When John J. Johnson set out to create magazines by, for, and about black Americans, he was taking on a model that might not have seemed viable, culturally or financially. But he succeeded. For nearly three-quarters of a century Johnson Publishing—a Chicago-based, black-family-owned company—produced Jet and Ebony, two of the most widely recognized names in minority-focused media. Last week, Johnson Publishing sold off the two iconic brands, effectively exiting the publishing industry.
In its obituary of Johnson, The New York Times quotes him as saying that his hope in creating Ebony was, to "show not only the Negroes but also white people that Negroes got married, had beauty contests, gave parties, ran successful businesses, and did all the other normal things of life." He succeeded in that and more. It was Jet magazine, for instance, that in 1955 published the gruesome photos of a murdered Emmett Till, forcing Americans to reckon with the reality of racial brutality. The success of these magazines over many decades was proof that they were filling an important role, providing long-absent representation of black Americans in glossy publications. And that stories that were important to black Americans, and perhaps uncomfortable for white ones, had a place on newsstands too. That was important not just symbolically or culturally, but also economically. The success of Johnson Publishing’s magazines showed that black American audiences were made up of valuable consumers, who advertisers, businesses, and publishers would be wise to pay attention to.
Jet and Ebony have been important not only to readers but also to writers of color, publishing works by Langston Hughes and Gwendolyn Brooks, and providing spaces where writers could develop talent and tell their stories in an industry that struggles and often fails to promote diverse voices and viewpoints. According to the most recent report on the state of the media from the Pew Research Center, black journalists, editors, anchors, and managers still make up a disproportionately tiny share of many newsrooms, with not much improvement between 2014 and 2015. And conversations about how mainstream media organizations recruit and retain black talent can be messy and complicated. For many black journalists magazines such as Ebony and Jet have proved critical in launching their careers by allowing them to tell stories about their own lives and communities, stories that other publications would’ve brushed off as unimportant or unrelatable.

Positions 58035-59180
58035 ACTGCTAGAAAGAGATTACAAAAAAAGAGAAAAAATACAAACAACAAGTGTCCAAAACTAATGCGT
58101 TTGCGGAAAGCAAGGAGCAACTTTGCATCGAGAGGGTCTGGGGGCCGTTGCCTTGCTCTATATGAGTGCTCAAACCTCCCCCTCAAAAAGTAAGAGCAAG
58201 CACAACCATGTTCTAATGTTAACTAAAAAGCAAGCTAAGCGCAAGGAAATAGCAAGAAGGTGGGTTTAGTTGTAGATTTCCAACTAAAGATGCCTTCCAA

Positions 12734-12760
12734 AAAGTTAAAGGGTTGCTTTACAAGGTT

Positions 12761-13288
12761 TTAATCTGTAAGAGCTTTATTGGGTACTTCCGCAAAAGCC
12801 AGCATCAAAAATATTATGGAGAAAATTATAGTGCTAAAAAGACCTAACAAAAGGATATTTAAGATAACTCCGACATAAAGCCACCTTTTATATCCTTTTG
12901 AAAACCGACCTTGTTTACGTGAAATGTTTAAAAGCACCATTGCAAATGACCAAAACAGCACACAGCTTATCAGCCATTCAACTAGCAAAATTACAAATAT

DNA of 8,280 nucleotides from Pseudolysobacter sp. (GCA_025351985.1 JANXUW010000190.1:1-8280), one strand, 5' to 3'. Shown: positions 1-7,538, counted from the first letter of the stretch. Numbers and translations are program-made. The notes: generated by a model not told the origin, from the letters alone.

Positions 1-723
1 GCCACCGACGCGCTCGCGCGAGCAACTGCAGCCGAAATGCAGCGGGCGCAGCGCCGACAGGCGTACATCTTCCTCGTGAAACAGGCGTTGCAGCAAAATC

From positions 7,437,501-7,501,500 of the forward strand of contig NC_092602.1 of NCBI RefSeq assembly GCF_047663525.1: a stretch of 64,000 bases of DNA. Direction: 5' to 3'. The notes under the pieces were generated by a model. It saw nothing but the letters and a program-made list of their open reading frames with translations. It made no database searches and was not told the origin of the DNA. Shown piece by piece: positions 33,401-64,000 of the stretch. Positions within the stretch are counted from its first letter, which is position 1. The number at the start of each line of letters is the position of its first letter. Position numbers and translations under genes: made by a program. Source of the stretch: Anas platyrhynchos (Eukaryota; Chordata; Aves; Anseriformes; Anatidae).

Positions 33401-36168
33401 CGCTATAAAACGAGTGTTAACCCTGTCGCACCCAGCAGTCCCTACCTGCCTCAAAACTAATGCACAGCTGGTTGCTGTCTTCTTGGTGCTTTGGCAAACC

The historical importance of these publications in an industry that often overlooks the very issues and community they were designed to serve makes the new ownership of Ebony and Jet all the more notable. The magazines’ buyer, Clear View Group, is also a black-owned firm, an anomaly in the private-equity industry. The group has said that they’ll keep both magazines running, at least presently. And that’s in part because the significance of the publications resonates with the owners of Clear View too. In an increasingly diverse country, calls for media coverage that is more representative of what America looks like are loud. And publications of all kinds are trying—to varying degrees of success—to answer those calls, recognizing that the buying power of black and brown Americans will only grow in the coming decades. If that’s true, then why sell such iconic brands?
Despite the decades-long success of the publishing group, the sale of the magazines isn’t exactly a surprise. Ebony and Jet have fallen prey to the same plagues of decreased circulation and ad revenues that most print publications have faced over the past decade or so (Jet moved to a digital-only platform in 2014). According to a report from Pew Research circulation for Ebony has declined by about 20 percent in the past decade to 1.2 million. Jet saw a decline of 21 percent between 2006 and 2013. To mitigate these challenges, Ebony attempted to sell its staggering photo archive—which chronicled everything from day-to-day black life to historic figures and events—in 2015. The company hoped to sell for $40 million, but the collection hasn’t found a buyer thus far.
In a market where publications of all kinds are having trouble making ends meet, journalists of color still struggle to find work, and minority audiences often feel overlooked or homogenized, publications like Ebony and Jet occupy a complex and unique space, explicitly focused on the representation of black America. But if they can’t sustain, what could—or should—fill the void?
There have, of course, been newer brands that have popped up—The Root, The Grio, The Undefeated—as important digital spaces for both black readers and black journalists. But succeeding in such a specific space can be difficult, especially at a time when all brands face the challenges of monetizing digital products, which typically means reaching the largest audience possible. Additionally, some critics question whether or not brands targeted at minority audiences further goals of equal representation or create further stratification. For these reasons, it’s all the more critical that traditional media (which is to say, traditionally white media) diversifies, both in hiring and in the stories it tells. Because even in this so-called Information Age, the threat that inspired Johnson in the first place—that of a black America without a voice—remains.
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